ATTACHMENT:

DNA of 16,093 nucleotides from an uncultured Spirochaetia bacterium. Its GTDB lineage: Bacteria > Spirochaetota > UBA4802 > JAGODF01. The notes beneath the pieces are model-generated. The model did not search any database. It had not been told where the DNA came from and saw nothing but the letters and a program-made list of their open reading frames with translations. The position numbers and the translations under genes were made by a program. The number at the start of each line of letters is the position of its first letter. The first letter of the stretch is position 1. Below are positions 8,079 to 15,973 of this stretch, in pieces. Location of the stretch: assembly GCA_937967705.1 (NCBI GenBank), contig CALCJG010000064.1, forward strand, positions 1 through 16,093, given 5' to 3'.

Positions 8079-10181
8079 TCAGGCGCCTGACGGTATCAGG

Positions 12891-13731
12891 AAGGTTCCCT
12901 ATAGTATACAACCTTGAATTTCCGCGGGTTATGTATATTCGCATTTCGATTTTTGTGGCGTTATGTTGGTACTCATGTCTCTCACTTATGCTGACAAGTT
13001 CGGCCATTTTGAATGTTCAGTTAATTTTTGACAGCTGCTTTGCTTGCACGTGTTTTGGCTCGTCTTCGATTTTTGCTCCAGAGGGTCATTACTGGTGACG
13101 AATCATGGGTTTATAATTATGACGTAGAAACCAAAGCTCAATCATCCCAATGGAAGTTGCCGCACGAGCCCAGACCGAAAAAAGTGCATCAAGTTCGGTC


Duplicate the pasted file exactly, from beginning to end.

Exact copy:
DNA of 16,093 nucleotides from an uncultured Spirochaetia bacterium. Its GTDB lineage: Bacteria > Spirochaetota > UBA4802 > JAGODF01. The notes beneath the pieces are model-generated. The model did not search any database. It had not been told where the DNA came from and saw nothing but the letters and a program-made list of their open reading frames with translations. The position numbers and the translations under genes were made by a program. The number at the start of each line of letters is the position of its first letter. The first letter of the stretch is position 1. Below are positions 8,079 to 15,973 of this stretch, in pieces. Location of the stretch: assembly GCA_937967705.1 (NCBI GenBank), contig CALCJG010000064.1, forward strand, positions 1 through 16,093, given 5' to 3'.

Positions 8079-10181
8079 TCAGGCGCCTGACGGTATCAGG

Positions 12891-13731
12891 AAGGTTCCCT
12901 ATAGTATACAACCTTGAATTTCCGCGGGTTATGTATATTCGCATTTCGATTTTTGTGGCGTTATGTTGGTACTCATGTCTCTCACTTATGCTGACAAGTT
13001 CGGCCATTTTGAATGTTCAGTTAATTTTTGACAGCTGCTTTGCTTGCACGTGTTTTGGCTCGTCTTCGATTTTTGCTCCAGAGGGTCATTACTGGTGACG
13101 AATCATGGGTTTATAATTATGACGTAGAAACCAAAGCTCAATCATCCCAATGGAAGTTGCCGCACGAGCCCAGACCGAAAAAAGTGCATCAAGTTCGGTC